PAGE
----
FanDuel - WFBC

April 05, 2008

NASCAR Rookie Survives Unbelievable Crash: NASCAR Sprint Cup rookie Michael McDowell tested the new safety features in the Car of Tomorrow yesterday during qualifying at Texas Motor Speedway, slamming into a Steel and Foam Energy Reduction (SAFER) barrier at more than 100 mph and rolling eight times (see the video). "That was the hardest hit I think I've ever seen anybody take," driver Tony Stewart said.

posted by rcade to auto racing at 11:37 AM - 30 comments

According to those in the know on the Speed channel, the on -board electronics showed that Michael went from 160 mph to 0 mph in about a foot. This is before the car started to slide than roll. In slow motion I counted 8 complete wheel to wheel rolls, plus sliding along the asphalt. It is something to see if you haven't seen it. Parts are flying everwhere and the safety equiptment is doing it job. Very similar to "King" Richard Petty's wild ride and on taken by "Rocketman" Ryan Newman. Not why I watch the races but thankful that these drivers can walk away from wild rides.

posted by coach at 01:36 PM on April 05

Great post coach. I had seen it on ESPN yesterday, and crindged as I watched. The way the 00 went into the wall reminded me of the way the 3 car hit the wall at Daytona for it's last race. Although similar in it's angle of impact with the wall, this wreck was certainly much more violent. I think I heard the comment that it was about 18 g's at impact. There is little doubt in my mind that had this happened in the years prior to the safer barrier and the COT, this driver would have not walked as McDowell did. And I as you coach, look forward to a couple of very fast races at Texas this weekend without any more incidents like this one.

posted by amigo59 at 02:17 PM on April 05

I would like to add to this post by raising the question as whether or not McDowell is ready to be running in the sprint cup series. We hear vets like Gordon, Dale Jr. along with many others talking about how hard the COT is to handle. I remember Dale Sr. saying that a driver needed to drive 3 seasons in the Nationwide series before graduating into the sprint side of the competition. Yes he looked good in the ARCA series, but jumping from ARCA to Sprint cup is a hell of a leap. I'm very happy he came out of the wreck unschaved, but I wonder if Michael Waltrip has jumped the gun a bit with this kid.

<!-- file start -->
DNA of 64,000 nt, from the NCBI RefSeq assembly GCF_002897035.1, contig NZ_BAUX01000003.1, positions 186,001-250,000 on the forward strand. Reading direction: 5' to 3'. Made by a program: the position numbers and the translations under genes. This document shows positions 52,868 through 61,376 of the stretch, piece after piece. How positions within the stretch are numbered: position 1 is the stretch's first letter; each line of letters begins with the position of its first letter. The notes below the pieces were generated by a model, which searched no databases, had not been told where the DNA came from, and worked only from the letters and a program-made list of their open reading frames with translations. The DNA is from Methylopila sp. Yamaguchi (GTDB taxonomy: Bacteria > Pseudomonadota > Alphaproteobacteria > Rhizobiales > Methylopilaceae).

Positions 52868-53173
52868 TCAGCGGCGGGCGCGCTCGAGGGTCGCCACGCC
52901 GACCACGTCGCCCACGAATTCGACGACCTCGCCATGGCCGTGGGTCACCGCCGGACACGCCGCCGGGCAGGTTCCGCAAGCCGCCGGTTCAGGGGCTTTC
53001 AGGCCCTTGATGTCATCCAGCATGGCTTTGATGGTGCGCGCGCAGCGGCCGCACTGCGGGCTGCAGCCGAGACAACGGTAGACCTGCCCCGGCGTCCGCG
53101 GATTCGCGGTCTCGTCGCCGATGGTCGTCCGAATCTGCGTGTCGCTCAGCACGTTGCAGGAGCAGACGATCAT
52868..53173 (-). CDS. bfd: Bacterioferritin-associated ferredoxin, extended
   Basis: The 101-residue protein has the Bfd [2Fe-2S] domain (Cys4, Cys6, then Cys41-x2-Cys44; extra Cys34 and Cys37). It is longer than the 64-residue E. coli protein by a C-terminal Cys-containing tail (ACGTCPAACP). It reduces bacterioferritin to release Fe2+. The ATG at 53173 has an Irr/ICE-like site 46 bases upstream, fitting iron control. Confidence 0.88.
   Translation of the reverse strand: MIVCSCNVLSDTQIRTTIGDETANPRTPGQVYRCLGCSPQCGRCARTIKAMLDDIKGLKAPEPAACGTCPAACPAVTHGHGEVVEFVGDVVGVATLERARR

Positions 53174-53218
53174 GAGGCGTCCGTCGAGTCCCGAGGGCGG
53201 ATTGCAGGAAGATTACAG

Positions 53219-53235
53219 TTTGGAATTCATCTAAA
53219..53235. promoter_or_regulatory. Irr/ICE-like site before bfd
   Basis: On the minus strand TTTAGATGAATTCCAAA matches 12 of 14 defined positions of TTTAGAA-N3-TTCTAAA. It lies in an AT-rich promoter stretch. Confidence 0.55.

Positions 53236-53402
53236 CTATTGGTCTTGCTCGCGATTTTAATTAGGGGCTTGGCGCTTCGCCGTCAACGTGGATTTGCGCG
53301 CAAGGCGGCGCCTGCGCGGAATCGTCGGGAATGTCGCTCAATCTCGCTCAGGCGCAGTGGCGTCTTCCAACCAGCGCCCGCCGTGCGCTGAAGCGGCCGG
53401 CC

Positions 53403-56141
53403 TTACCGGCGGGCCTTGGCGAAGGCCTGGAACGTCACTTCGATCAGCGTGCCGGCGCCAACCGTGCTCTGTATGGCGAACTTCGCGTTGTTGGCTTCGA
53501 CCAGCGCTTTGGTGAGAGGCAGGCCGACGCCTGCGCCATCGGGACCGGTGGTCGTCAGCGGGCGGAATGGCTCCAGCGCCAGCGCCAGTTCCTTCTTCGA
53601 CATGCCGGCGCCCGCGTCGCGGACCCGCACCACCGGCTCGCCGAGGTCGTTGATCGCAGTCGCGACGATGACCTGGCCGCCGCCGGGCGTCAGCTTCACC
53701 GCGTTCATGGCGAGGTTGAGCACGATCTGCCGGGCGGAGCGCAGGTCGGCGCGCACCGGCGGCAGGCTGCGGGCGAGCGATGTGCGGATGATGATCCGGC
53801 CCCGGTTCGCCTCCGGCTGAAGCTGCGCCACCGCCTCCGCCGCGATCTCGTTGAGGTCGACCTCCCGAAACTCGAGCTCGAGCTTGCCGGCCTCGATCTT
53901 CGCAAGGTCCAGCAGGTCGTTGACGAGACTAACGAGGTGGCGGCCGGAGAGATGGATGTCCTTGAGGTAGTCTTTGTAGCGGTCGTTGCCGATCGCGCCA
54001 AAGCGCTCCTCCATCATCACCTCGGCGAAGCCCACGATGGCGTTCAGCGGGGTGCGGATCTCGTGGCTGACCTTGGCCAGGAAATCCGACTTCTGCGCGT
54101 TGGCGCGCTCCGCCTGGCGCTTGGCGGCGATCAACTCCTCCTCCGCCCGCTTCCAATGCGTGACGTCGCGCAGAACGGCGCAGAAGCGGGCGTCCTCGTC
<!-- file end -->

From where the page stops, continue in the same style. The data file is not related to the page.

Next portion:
posted by amigo59 at 02:43 PM on April 05

Can I have a house built out of the windshield material? It's not even cracked!

posted by grum@work at 03:49 PM on April 05

That crash was epic. Incredible he not only survived, but walked away. Dug up info on David Purley who is the holder of the record for most amount of G's endured and survived. From Wikipedia: "He survived an estimated 179.8 G's in 1977 when he decelerated from 173 km/h (108 mph) to 0 in a distance of 66 cm (26 inches) after his throttle got stuck wide open and he hit a wall." Would be curious to know if he still holds that record after McDowell's crash. And rolled eight times? Fairly sure I counted at least 10, but he was rolling so fast it's hard to tell. (I have HD MPEG2 footage of the crash here.) Despite loathing NASCAR with a passion, I always enjoy seeing an epic crash in any series where the driver walks away unharmed. McDowell walking away, and who got pole for the Bahrain GP today (won't spoil it), it's been a good day for me as a racing fan.

posted by Drood at 07:31 PM on April 05

I think if you look close at the beginning of the slide up the track there is some smoke coming from the back of the car. I believe something broke either in the engine or the rear of the car for it to turn right that quickly. Have not seen any more video but did notice that puff of smoke just before he lost it.

posted by coach at 08:22 PM on April 05

It looks to me like he hit the oil that was laid down by the car that was qualifying just a few minutes earlier (David Gilliland.) Jamie McMurray was complaining that there was oil on the track during his attempt right after Gilliland (and two cars before McDowell). I also think the puff coach mentions wasn't smoke, it was speedy-dry.

posted by mr_crash_davis at 08:47 PM on April 05

I updated the video link to the live footage with McDowell walking out unscathed. I believe the technical term is "lucky sumbitch."

posted by rcade at 08:50 PM on April 05